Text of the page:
Voices from Russia

Tuesday, 21 August 2012

21 August 2012. What “Podvig” Is Not

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One of the most-misunderstood Russian words out there is “podvig”. Firstly, let’s define what is NOT. Click here for a stunted and deformed garbling of the word (obviously, it’s someone with no knowledge of secular Russian).

It does NOT mean “spiritual struggle”, not at all, not in the least, and not essentially. Actually, “podvig”, which should always remain in the original (as should “pravda” (which isn’t a synonym for “istinna”), “sobornost“, “tserkovnost”, or “sobor”), covers ANY great heroic or epic action that involves self-sacrifice and extraordinary effort far beyond the normal. Look at the image above of Minsk Museum of the VOV decked out for Victory Day. The English text is a rendering of the Russian. In fact, I’ve seen “podvig” used MORE often in secular contexts than in religious ones, ergo, the definition of “spiritual struggle” is one of those konvertsy garblings that make translations by people such as Nectaria Rees suspect and crank. They simply don’t have the background in general Russian culture to properly “English” a text.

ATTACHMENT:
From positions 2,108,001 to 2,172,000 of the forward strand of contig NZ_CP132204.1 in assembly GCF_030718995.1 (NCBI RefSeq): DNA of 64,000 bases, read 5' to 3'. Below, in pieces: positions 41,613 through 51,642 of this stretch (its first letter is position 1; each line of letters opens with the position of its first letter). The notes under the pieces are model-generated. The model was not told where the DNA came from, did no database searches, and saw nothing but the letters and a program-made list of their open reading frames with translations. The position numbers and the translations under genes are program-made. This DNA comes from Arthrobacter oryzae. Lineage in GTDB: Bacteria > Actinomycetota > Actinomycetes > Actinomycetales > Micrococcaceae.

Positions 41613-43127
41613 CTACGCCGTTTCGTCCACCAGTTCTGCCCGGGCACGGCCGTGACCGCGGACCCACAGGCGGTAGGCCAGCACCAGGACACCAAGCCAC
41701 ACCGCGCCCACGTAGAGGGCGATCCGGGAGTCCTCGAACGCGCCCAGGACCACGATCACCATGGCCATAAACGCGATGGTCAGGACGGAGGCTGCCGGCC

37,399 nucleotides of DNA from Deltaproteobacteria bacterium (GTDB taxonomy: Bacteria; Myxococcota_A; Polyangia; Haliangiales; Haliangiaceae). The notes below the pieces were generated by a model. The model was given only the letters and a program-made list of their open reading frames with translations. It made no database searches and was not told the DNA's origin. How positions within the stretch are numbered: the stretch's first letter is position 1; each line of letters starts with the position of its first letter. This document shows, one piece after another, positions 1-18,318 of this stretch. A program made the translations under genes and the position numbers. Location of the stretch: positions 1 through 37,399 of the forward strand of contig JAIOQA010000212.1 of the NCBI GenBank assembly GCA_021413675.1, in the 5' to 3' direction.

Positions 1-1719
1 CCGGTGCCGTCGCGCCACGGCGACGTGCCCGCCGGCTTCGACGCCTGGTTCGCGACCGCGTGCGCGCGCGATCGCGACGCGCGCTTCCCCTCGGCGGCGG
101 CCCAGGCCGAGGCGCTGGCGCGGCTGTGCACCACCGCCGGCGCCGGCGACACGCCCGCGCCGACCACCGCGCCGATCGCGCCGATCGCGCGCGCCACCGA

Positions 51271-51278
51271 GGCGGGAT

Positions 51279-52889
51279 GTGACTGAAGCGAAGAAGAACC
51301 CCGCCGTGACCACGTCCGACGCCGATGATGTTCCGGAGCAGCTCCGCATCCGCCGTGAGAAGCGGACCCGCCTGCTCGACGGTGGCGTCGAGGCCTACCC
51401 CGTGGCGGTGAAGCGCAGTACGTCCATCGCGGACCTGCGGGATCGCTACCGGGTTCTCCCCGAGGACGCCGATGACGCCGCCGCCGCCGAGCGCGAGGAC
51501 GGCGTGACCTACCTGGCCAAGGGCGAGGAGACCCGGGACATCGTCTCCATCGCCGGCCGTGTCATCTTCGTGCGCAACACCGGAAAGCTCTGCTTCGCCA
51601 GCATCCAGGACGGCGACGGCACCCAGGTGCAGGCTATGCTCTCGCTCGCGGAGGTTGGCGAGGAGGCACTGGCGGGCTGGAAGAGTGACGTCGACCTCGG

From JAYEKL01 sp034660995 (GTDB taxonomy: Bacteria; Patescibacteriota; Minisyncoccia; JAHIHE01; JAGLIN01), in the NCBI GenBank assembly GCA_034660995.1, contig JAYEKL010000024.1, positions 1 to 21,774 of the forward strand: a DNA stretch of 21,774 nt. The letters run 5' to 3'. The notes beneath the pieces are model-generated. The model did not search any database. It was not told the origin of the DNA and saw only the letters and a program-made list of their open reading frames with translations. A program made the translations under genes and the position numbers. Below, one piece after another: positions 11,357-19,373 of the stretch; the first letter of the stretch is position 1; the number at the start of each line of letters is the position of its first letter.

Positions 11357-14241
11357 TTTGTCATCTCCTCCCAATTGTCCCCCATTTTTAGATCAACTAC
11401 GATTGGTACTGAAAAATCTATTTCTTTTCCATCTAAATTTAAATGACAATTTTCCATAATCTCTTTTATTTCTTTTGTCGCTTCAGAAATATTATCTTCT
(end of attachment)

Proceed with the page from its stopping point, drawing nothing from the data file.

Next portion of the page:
Lately, we’ve been seeing quite a bit of Sturm und Drang from the konvertsy, more than usual. Well… I’d say to take it with more than a tincture of caution. They’re not overly well-wrapped, they often lack basic grounding in their catechism, and they’re not well-versed in secular topics (I’d say that Nu, Pogodi and Masha i Medved have a lot to say to our souls). All of that makes their “spiritual” posting more than a little “off” and oddbod. As for me, I’m not going to tell you “how” to pray… go and find a REAL Orthodox monastic, and, then, remember that their words are meant for you alone (a real elder knows that each person has to be reached in a very individual and unique way).

There’s a lot of crapola out there. Have a care…

BMD

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